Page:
The Bible and Literature: A Reverie
Reuven entered the conference room on the second day of the event and found an aisle seat near the front, on the left side of the small auditorium. The student reading was in progress, and he listened attentively to the poet who stood at the lectern, declaiming clever verses based on biblical passages. The reader concluded his performance, and the audience rewarded him with appreciative applause. He then made way for a slender woman in her 20s, whom the moderator, their professor, introduced in an avuncular tone.
The wall on Reuven’s left was decorated with smoothly-textured wallpaper that featured lightly contrasting horizontal lines. Large sections of both walls were framed by identical wooden quadrangles, curved and re-curved at their corners, each one like an oversized cartouche, but with a flat rather than a convex center. An electric socket protruded slightly from the wall a foot or so above the floor. He tried to follow the new reader’s recitation, but found her projection weak, and her text, what he could hear of it, undistinguished.
Reuven turned again to look at the wall socket, three holes bored through its white plastic cover to the wall’s interior, where copper wires transmitted 220 volts of chashmal, suitable only for Israeli appliances, whose three-prong plugs, angled and flat-planed, or straight and tubular, could receive and utilize the current efficiently.
And it occurred to him that there might be alien beings with whom it would be impossible to copulate. Not only might their anatomical features be incompatible, but their respective charges might be too divergent for mating to safely occur. One party to the conjugal act might even be killed by the abrupt charge—like the sons of Aaron who impulsively entered the Sanctuary, fire pans extended, and had their insides burned out in a flash, or like Uzzah, the Israelite who was struck dead when he touched the wobbling Ark to right it as it was being towed toward Jerusalem, or like Reuven’s iOmega Disk Drive, destroyed when his wife used an adapter, not a converter, to plug it into a socket in their office.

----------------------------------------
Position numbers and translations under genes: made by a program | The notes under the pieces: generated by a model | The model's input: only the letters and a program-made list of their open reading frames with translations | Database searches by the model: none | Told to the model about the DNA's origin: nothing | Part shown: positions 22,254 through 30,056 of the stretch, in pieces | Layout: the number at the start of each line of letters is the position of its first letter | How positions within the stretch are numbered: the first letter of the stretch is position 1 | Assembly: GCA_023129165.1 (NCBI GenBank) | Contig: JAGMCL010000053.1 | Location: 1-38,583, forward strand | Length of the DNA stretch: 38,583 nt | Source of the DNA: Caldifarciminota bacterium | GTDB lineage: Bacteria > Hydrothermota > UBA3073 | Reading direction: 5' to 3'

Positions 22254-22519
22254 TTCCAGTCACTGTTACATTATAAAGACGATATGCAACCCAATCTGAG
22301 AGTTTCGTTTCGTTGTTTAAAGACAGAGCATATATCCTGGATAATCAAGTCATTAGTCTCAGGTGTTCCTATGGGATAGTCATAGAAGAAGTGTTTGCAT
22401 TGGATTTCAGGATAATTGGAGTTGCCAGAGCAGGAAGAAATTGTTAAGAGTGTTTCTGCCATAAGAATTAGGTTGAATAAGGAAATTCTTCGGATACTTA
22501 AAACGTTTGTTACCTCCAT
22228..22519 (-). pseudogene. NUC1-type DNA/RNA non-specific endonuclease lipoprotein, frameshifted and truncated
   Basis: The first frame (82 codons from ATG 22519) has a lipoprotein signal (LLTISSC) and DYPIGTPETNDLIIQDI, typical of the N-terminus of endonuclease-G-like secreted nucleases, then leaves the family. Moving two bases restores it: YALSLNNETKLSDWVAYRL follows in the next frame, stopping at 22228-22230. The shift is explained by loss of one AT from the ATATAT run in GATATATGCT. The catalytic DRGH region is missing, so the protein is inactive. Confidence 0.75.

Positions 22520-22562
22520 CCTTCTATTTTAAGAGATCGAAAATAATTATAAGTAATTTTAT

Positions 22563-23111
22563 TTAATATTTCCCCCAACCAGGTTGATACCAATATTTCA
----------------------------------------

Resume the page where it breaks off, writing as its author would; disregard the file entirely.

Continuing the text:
Reuven wondered whether the potential partners didn’t need to be of different species to effect the destruction of one by the other. He remembered how his and his girlfriend Jane’s first mating was also their last, and that when his poetic response to their coitus reached her, the relationship foundered forever.
He concluded that sometimes one union was all the partners needed to realize how unsuited they were to each other. He knew that often the act served to drive them apart, either like two magnets’ negative poles, or like a rocket launched from its base, never to return.
Writer, teacher, and rabbinic deputy, Reuven Goldfarb has published Divrei Torah, poetry, essays, and stories in numerous periodicals and anthologies and won several awards. He and his wife Yehudit host a weekly Chug TaNaKH in their home in Tzfat. He co-founded and edited AGADA, the illustrated Jewish literary magazine (1981-88).